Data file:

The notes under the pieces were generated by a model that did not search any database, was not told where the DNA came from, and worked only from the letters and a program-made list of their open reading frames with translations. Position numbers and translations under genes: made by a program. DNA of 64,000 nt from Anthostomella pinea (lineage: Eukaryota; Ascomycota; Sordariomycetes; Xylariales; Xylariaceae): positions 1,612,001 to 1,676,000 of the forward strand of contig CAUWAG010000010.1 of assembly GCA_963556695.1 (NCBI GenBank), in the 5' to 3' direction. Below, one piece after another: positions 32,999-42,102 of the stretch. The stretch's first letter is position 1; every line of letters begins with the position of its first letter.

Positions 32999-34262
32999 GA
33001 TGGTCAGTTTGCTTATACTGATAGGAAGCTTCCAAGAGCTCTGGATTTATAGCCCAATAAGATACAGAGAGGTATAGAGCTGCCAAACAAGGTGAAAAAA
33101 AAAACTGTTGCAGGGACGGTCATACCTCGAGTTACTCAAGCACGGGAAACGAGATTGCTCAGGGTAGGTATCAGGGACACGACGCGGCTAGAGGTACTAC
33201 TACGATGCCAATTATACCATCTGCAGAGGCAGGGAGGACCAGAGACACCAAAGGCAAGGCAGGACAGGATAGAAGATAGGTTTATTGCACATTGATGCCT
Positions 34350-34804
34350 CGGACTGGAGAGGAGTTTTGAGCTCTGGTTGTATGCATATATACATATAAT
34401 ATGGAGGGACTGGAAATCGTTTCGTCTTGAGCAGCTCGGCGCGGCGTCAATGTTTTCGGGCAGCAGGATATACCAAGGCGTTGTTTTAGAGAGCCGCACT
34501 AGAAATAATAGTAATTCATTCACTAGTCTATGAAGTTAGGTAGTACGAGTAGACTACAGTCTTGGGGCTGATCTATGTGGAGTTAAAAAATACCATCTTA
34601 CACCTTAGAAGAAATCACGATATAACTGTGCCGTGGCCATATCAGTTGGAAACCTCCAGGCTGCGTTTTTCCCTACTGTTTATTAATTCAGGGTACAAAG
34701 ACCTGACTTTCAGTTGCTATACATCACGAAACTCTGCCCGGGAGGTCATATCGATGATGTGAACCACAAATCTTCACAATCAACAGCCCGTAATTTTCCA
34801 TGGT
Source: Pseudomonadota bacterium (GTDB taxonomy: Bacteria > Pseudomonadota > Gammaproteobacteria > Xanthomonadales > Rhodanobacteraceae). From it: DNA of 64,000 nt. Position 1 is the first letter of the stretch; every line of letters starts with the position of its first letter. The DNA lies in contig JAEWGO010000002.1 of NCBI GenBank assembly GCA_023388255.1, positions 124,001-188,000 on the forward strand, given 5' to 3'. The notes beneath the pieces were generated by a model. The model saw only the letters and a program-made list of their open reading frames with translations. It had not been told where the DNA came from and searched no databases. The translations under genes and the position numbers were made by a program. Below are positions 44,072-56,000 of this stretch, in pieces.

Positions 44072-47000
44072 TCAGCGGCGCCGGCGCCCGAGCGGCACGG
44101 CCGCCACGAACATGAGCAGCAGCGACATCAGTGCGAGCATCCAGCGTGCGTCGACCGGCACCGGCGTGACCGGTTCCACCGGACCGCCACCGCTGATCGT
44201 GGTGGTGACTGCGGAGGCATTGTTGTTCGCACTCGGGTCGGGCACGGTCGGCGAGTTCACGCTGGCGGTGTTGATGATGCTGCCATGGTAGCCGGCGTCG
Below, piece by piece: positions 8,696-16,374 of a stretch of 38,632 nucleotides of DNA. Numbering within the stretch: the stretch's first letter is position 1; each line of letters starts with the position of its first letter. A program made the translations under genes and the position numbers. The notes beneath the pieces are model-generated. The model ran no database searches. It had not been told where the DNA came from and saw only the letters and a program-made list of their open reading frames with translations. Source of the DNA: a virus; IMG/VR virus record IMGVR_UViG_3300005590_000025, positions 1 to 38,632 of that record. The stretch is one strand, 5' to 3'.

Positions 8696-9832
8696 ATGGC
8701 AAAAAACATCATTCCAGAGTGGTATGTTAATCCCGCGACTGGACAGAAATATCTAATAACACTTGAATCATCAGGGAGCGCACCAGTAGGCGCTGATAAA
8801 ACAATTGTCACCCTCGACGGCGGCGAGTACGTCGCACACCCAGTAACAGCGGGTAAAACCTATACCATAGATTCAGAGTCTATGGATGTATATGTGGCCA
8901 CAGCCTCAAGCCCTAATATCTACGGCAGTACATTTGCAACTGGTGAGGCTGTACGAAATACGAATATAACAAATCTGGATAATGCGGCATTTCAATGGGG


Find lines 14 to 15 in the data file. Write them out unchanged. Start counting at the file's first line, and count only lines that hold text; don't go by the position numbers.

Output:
Source: Pseudomonadota bacterium (GTDB taxonomy: Bacteria > Pseudomonadota > Gammaproteobacteria > Xanthomonadales > Rhodanobacteraceae). From it: DNA of 64,000 nt. Position 1 is the first letter of the stretch; every line of letters starts with the position of its first letter. The DNA lies in contig JAEWGO010000002.1 of NCBI GenBank assembly GCA_023388255.1, positions 124,001-188,000 on the forward strand, given 5' to 3'. The notes beneath the pieces were generated by a model. The model saw only the letters and a program-made list of their open reading frames with translations. It had not been told where the DNA came from and searched no databases. The translations under genes and the position numbers were made by a program. Below are positions 44,072-56,000 of this stretch, in pieces.

Positions 44072-47000